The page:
This is an impressive list of capabilities, and I’ll comment on a few that are particularly useful. One of the fundamental issues companies face before they can provide consistent, in-context, personalized customer experiences across multiple channels is to reconcile various customer IDs – to determine whether a name, phone number, mobile number, email address, web login, Twitter handle, Facebook ID and customer account number all belong to the same person. Kana addresses this challenge through an in-product customer database that over time captures and stores these IDs in a single customer record, which can be become the record of customer information or can feed from and to other applications. This means that as an interaction is processed, the system can identify the individual customer and thus put the current interaction into the context of that person’s profile and previous interactions. Kana intends to enhance this capability in future releases to include additional information such as the customer’s preferred channel of communication.

Another innovative tool in Kana Enterprise allows users to use a common tool to define how different types of interactions are to be handled, including cases where an interaction crosses channels of communication. The product also supports mobility both for agents and other users accessing the system from their smart devices, and through a series of APIs for interfacing with the smart mobile customer service apps now available.

The new release further supports consistency through a smart or unifiedvr_db_benefits_realized_from_unified_desktop desktop. My research into the agent desktop shows that many of the problems companies face in providing efficient and effective responses are due to outmoded agent desktops and most treat communication channels as silos for agents according to 21 percent of organizations. To handle interactions agents often have multiple applications open on their desktop (8% of them in our research must access more than five applications to resolve a single interaction),as well as multiple communication systems for the different types of channels, message boards and performance dashboards; this mix of technologies slows down and distracts agents from their primary role of resolving customers’ issues. In contrast, the enhanced desktop included in the new Kana Enterprise overcomes many of these issues and extends to advising agents on what to do next. Our research shows that such a desktop can provide several customer service benefits such as more employees to handle interactions, better collaboration between employees, and most importantly for many contact center managers, reducing average handling times.. The results also show that such a desktop has a major impact on agent satisfaction – agents with such a desktop are twice as likely to be satisfied with their jobs as those that don’t have one; in turn, those agents are twice as likely as others to be on target for key metrics such as customer satisfaction, first-contact resolution, and net promoter and customer effort scores. Having a desktop embedded in the product gives Kana a key differentiator from many other vendors.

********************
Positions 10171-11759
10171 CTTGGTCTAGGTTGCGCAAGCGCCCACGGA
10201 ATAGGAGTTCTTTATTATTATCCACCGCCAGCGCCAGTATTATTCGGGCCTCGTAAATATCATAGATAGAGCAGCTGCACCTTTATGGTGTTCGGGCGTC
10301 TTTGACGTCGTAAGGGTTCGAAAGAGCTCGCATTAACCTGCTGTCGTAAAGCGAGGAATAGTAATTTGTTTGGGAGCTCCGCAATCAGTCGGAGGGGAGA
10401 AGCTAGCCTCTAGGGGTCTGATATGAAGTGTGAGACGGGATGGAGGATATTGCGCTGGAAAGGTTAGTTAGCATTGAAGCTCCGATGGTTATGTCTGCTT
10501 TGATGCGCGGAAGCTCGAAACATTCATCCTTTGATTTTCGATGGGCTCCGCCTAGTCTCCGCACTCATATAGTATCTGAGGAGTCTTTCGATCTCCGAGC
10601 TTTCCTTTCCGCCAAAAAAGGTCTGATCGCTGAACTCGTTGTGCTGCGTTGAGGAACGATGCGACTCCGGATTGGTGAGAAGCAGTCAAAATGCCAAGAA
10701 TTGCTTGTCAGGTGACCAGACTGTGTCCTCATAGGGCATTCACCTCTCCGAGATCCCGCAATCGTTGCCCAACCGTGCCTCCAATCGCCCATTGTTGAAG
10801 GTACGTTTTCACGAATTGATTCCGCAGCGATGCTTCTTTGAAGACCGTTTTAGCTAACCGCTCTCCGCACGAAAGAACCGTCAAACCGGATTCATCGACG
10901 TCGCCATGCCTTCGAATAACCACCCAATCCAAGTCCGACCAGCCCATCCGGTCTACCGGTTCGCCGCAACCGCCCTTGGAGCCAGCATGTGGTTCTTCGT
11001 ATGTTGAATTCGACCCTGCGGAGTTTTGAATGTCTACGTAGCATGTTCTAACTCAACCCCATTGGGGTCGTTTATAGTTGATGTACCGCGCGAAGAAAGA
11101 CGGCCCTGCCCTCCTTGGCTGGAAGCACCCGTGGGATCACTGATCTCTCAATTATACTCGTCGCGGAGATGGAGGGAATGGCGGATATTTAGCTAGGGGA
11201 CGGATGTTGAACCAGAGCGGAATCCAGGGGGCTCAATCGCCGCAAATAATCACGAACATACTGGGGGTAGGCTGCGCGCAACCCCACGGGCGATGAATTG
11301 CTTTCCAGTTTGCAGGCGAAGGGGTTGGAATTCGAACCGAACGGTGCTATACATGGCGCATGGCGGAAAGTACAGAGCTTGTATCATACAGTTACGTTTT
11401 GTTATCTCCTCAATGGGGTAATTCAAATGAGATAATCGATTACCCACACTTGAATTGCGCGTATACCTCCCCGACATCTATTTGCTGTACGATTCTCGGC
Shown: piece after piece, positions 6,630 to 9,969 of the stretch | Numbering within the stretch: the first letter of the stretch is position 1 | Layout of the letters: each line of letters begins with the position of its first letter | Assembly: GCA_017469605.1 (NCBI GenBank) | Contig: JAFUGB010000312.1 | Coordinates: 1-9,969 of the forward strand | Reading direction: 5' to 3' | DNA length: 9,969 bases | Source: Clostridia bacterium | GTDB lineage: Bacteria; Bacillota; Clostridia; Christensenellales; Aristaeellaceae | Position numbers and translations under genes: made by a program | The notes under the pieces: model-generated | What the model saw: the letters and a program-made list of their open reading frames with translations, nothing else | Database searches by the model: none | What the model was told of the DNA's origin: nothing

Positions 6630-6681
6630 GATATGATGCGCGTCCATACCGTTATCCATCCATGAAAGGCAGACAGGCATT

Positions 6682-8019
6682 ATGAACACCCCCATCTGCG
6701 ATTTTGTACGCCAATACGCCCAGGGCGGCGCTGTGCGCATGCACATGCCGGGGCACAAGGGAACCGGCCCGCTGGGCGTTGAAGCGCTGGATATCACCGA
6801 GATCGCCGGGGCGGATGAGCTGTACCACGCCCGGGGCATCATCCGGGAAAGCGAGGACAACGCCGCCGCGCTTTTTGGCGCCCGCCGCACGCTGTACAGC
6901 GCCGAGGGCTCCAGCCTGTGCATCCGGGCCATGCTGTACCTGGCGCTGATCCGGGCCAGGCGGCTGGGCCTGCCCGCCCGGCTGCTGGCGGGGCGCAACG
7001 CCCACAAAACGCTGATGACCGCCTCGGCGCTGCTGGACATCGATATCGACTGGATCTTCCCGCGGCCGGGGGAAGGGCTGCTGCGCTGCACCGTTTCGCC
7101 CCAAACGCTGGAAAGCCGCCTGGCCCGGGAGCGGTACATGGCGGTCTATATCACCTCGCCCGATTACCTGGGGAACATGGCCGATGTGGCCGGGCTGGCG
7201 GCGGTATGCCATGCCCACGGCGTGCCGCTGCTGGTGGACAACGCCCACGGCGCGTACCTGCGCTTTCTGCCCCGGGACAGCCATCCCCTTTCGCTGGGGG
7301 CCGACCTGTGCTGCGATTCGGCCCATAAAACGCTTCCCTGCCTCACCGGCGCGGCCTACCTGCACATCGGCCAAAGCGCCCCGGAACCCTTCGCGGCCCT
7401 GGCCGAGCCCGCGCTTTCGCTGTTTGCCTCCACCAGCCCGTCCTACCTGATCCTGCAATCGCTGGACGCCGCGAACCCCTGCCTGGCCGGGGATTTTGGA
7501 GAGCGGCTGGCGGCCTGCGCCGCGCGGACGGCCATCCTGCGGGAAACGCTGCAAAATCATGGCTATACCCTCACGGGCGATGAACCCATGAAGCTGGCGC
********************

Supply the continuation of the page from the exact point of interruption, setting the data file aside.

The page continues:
I must admit I have trouble with the term “omni-channel customer experience” as it implies that customers in the future will interact through a single channel of communication and the experience will feel the same regardless of channel. My research into contact centers in the cloud dispels this belief, showing that companies are likely to have to go on supporting all the channels they now support plus new ones such as social and mobile, and that each will look and feel slightly different. On the other hand, my research into customer experience shows that customers expect responses to be personalized, in-context and consistent across channels; indeed if they don’t find they are consistent, they will channel-hop until they get the answer they want. From what I have seen so far, Kana’s new release lives up to the expectations it set out at the time of the Ciboodle acquisition and could provide many of the benefits of what our research in agent desktop that I have already communicated. As they try to improve the quality and consistency of customer experience regardless of channel, I advise companies to evaluate it.


Richard J. Snow

VP & Research Director